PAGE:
There are about 8,700 lawsuits pending against Monsanto, by people who allege that exposure to Roundup weedkiller is responsible for their cancer. Most of the people behind these lawsuits have stories not unlike the one told by Dewayne Johnson, during his landmark jury trial which resulted in a unanimous decision against Monsanto. Like Johnson, many of these people have non-Hodgkin lymphoma—or they have family members who have already died from the disease. They face long, grueling trials as they go up against the biotech behemoth. To Werner Baumann, CEO of Bayer ( acquired Monsanto last year for $63 billion), these people are just “nuisances.”
According to a groundbreaking study published this week in JAMA Internal Medicine, an American Medical Association journal, eating organic foods that are free from pesticides is strongly correlated with a dramatic reduction in the risk of cancer. For the study, a team of French scientists, led by epidemiologist Julia Baudry, tracked the diets of 68,946 French adults, more than three-quarters of which were women. The participants, all volunteers, were then categorized into four groups depending on how often they reported eating 16 organic products, including fruits and vegetables, meat and fish, ready-to-eat meals, vegetable oils and condiments, dietary supplements and other products.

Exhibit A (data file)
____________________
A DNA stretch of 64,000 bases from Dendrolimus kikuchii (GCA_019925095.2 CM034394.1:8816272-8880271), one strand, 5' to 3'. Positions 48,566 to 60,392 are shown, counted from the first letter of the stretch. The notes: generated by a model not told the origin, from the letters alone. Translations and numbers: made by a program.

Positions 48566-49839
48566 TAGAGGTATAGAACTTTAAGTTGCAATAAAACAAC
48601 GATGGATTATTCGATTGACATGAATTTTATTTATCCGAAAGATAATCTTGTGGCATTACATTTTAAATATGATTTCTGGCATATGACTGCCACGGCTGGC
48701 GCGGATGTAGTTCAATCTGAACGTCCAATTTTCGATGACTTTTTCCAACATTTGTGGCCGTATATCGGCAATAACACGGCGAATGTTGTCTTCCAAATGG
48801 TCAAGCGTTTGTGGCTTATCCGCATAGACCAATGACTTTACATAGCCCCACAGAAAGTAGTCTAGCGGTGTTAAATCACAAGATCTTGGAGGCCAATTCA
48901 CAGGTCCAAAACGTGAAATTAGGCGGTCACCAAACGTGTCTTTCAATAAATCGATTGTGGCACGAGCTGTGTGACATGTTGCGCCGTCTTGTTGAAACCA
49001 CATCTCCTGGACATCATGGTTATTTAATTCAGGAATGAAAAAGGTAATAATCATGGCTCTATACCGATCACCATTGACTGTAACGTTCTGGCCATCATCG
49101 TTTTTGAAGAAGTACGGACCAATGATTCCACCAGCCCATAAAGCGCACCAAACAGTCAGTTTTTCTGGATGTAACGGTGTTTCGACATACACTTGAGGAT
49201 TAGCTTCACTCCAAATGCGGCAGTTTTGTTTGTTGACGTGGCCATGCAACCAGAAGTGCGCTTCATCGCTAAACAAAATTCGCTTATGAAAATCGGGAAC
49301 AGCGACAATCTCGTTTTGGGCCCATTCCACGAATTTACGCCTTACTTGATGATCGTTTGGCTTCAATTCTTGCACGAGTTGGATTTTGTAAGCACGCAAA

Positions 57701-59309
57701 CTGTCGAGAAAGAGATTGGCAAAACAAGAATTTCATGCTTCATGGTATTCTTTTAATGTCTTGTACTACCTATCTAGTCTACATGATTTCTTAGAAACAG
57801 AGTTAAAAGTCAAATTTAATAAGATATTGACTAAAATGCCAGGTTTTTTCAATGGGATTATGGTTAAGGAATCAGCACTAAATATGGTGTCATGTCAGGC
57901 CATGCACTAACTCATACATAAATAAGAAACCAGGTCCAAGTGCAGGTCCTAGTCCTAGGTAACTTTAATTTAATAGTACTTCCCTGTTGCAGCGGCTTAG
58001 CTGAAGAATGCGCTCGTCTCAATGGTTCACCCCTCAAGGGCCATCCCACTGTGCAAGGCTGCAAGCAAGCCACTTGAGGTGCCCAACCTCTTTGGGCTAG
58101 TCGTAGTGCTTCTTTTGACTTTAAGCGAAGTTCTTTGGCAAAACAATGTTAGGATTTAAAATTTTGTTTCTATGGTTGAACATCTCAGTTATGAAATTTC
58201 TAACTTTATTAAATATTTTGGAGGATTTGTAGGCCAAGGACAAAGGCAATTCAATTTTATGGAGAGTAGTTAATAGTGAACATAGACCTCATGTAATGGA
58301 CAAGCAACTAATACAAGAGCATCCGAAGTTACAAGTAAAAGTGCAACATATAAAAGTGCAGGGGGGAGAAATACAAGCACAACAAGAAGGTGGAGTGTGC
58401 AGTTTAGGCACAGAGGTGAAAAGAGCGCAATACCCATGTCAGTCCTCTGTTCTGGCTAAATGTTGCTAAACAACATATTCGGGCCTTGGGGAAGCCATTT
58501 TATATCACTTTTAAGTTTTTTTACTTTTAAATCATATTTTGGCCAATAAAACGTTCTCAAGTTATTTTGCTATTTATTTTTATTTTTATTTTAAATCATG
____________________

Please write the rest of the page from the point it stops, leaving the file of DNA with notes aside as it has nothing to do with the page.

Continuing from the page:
The Department of Health and Human Services is diverting millions of dollars in funding from a number of programs, including the Centers for Disease Control and Prevention and the National Institutes of Health, to pay for housing for the growing population of detained immigrant children. In a letter sent to Sen. Patty Murray, D.-Wash., and obtained by Yahoo News, HHS Secretary Alex Azar outlined his plan to reallocate up to $266 million in funding for the current fiscal year, which ends on Sept. 30, to the Unaccompanied Alien Children (UAC) program in the Office of Refugee Resettlement (ORR). Nearly $80 million of that money will come from other refugee support programs within ORR, which have seen their needs significantly diminished as the Trump administration makes drastic cuts to the annual refugee numbers.